Did you expect it all to stop
At the wave of your hand?
Like the sunās just gonna drop,
If itās night you demand.
Well, in the dark weāre just air,
So the house might dissolve.
Once weāre gone, whoās gonna care
If we were ever here at all?
Well, summerās gonna come.
Itās gonna cloud our eyes again.
No need to focus when thereās
Nothing that's worth seeing.
So we trade for liquor for blood,
In an attempt to tip the scales.
I think you lost what you loved
In that mess of details.
They seemed so important at the time
Now you canāt even recall
Any names, faces, or lines;
Itās more the feeling of it all.
Well, winterās gonna end,
Iām gonna clean these veins again.
So close to dying that I finally can start living.
Interviewer: Hi, weāre back. This is Radio ---x. Weāre here with Conor Oberst of the band Bright Eyes. How are you doing, Conor?
Conor: Fine, thanks. Just a little wet.
Interviewer: Oh, itās still coming down out there.
Conor: Yeah, I sorta had to run from the car.
Interviewer: Well, we are glad you made it. Now, your new album, Fevers and Mirrors, tell us a little bit about the title. I noticed there is a good deal of repeated imagery in the lyricsāfevers, mirrors, scales, clocks. Could you discuss some of this?
Conor: Sure, letās see. The fever isā
Interviewer: First, first, let me say that this is a brilliant record, man. Weāre really into it here at the station. We get a lot of calls itās really good stuff.
Conor: Thanks. Thanks a lot.
Interviewer: So, talk a little bit about some of the symbolism.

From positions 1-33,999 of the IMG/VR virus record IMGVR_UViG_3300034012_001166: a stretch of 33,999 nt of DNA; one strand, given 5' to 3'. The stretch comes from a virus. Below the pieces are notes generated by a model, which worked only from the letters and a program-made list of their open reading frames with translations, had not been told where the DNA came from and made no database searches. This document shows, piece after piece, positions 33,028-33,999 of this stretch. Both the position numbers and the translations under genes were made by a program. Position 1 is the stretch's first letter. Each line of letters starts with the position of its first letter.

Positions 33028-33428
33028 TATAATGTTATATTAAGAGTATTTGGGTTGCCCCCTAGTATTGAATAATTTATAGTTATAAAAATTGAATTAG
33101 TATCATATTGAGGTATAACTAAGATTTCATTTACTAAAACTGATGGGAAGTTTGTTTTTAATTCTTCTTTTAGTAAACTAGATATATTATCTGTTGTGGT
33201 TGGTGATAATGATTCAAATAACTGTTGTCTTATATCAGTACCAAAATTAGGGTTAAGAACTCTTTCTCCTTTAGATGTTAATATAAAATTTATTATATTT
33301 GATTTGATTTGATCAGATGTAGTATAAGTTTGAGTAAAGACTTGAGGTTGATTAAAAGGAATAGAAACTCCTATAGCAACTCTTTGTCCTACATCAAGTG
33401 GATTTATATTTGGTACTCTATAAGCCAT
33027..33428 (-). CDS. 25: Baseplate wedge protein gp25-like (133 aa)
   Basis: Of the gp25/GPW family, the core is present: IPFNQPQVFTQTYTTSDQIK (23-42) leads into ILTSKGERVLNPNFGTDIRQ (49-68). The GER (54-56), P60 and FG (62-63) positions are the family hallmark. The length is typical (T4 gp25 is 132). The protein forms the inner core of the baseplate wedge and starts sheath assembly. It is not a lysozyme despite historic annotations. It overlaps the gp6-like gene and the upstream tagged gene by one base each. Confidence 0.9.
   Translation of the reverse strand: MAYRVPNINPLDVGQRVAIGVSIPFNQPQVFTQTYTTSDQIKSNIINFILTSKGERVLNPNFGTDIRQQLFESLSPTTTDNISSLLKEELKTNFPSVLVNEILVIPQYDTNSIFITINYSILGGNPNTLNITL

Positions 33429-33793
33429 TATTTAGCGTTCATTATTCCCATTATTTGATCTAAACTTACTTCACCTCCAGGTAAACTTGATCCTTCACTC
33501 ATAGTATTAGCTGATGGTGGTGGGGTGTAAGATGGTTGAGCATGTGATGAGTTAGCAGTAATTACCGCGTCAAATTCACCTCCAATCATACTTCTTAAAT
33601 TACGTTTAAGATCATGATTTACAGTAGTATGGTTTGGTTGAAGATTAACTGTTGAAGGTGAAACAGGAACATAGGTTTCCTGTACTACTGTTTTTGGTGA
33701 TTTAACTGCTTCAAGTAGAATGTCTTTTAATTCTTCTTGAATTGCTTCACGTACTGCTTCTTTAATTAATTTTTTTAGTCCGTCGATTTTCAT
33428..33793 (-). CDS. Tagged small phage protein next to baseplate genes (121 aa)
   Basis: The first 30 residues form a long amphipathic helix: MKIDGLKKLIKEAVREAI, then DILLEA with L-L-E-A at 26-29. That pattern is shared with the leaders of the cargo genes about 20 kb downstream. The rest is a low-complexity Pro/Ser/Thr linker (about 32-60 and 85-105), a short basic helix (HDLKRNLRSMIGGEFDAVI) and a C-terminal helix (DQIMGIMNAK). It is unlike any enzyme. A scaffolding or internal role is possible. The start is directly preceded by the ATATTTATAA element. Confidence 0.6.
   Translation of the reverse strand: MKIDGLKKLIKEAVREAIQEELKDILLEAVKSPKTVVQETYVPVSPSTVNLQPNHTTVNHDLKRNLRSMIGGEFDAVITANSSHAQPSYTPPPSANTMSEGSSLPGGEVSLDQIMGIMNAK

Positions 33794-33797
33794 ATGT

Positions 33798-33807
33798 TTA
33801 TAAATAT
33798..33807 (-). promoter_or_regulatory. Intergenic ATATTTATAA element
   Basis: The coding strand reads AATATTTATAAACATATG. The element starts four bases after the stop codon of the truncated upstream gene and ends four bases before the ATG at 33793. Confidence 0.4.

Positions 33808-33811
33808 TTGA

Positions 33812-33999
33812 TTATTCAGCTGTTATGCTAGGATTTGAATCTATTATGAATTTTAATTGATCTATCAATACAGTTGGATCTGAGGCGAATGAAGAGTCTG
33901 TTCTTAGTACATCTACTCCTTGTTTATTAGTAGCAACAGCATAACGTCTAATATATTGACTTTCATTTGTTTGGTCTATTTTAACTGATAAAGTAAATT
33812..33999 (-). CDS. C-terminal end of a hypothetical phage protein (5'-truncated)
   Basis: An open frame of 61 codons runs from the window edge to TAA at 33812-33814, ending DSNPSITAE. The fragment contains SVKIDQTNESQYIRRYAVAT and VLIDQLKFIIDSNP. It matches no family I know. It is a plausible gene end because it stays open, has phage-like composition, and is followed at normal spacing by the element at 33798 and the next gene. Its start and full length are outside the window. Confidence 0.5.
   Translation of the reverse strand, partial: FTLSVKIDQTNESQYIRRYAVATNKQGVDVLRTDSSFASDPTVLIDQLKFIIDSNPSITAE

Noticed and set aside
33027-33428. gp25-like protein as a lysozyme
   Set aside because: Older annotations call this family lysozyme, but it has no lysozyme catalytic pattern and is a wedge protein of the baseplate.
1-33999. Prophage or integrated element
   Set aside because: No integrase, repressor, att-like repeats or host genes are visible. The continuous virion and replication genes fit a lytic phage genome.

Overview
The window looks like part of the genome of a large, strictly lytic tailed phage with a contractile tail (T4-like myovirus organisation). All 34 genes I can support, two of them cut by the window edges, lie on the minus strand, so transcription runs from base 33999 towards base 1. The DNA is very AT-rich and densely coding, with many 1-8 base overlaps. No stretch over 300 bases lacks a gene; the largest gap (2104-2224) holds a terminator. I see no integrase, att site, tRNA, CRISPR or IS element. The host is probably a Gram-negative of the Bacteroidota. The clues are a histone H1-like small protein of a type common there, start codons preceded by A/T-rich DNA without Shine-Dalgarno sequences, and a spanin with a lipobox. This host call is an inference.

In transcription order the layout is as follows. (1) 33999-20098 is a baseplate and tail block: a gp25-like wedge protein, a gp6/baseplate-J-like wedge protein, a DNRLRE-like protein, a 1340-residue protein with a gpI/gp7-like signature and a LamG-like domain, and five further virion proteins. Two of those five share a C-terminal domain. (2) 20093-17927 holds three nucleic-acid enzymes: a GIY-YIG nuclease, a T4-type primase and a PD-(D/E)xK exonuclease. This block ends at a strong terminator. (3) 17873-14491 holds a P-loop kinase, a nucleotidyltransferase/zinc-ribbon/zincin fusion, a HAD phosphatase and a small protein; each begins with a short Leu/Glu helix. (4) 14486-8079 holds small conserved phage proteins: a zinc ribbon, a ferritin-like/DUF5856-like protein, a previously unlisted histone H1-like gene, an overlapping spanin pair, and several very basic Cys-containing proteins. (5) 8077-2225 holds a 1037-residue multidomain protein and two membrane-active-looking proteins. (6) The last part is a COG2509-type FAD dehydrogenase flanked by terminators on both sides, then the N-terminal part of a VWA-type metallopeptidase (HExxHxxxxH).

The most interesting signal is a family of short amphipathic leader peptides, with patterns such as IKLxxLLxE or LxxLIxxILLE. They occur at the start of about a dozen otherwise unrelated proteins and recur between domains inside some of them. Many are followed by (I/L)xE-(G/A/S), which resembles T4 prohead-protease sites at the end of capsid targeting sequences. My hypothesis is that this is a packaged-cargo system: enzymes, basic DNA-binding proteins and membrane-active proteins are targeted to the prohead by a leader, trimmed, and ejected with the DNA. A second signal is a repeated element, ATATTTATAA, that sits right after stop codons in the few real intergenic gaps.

Conor: The fever?
Conor: Well, the fever is basically whatever ails you or oppresses you. It can be anything. In my case itās my neurosis, my depression...but I donāt want to be limited to that. Itās certainly different for different people. Itās whatever keeps you up at night.
Interviewer: I see.
Conor: And theāand the mirror is like, as you might have guessed, self examination or reflection in whatever form. This could be vanity or self-loathing. I-I know Iām guilty of both.
Interviewer: Thatās interesting. Uh, how ābout the scale?
Conor: The scale is essentially our attempt to solve our problems quantitatively, through logic or rationalization. In my opinion itās often fruitless but, alwaysāah, not always. And the clocks and calendars, itās just time, our little measurements. Itās always chasing after us.
Interviewer: It is, it is. Uh, how ābout this Arienette? How does she fit into all of this?
Conor: I prefer not to talk about it, in case sheās listening.
Interviewer: Oh, Iām sorry, I didnāt realize sheās a real person.
Conor: Sheās not. I made her up.
Interviewer: Oh, so sheās not real.
Conor: Just as real as you or I.
Interviewer: I donāt think I understand.
Conor: Neither do I, but after I grow up, I will, I meanāa lotāa lot of things are really unclear for me right now.
Interviewer: Thatās interesting. Now, you mentioned your depression.
Conor: No I didnāt.
Interviewer: Youāre from Nebraska right?
Conor: Yeah so.
Interviewer: Now let me know if Iām getting too personal, but it seems to me that thereās a pretty dark past back there somewhere. What was it like for you growing up?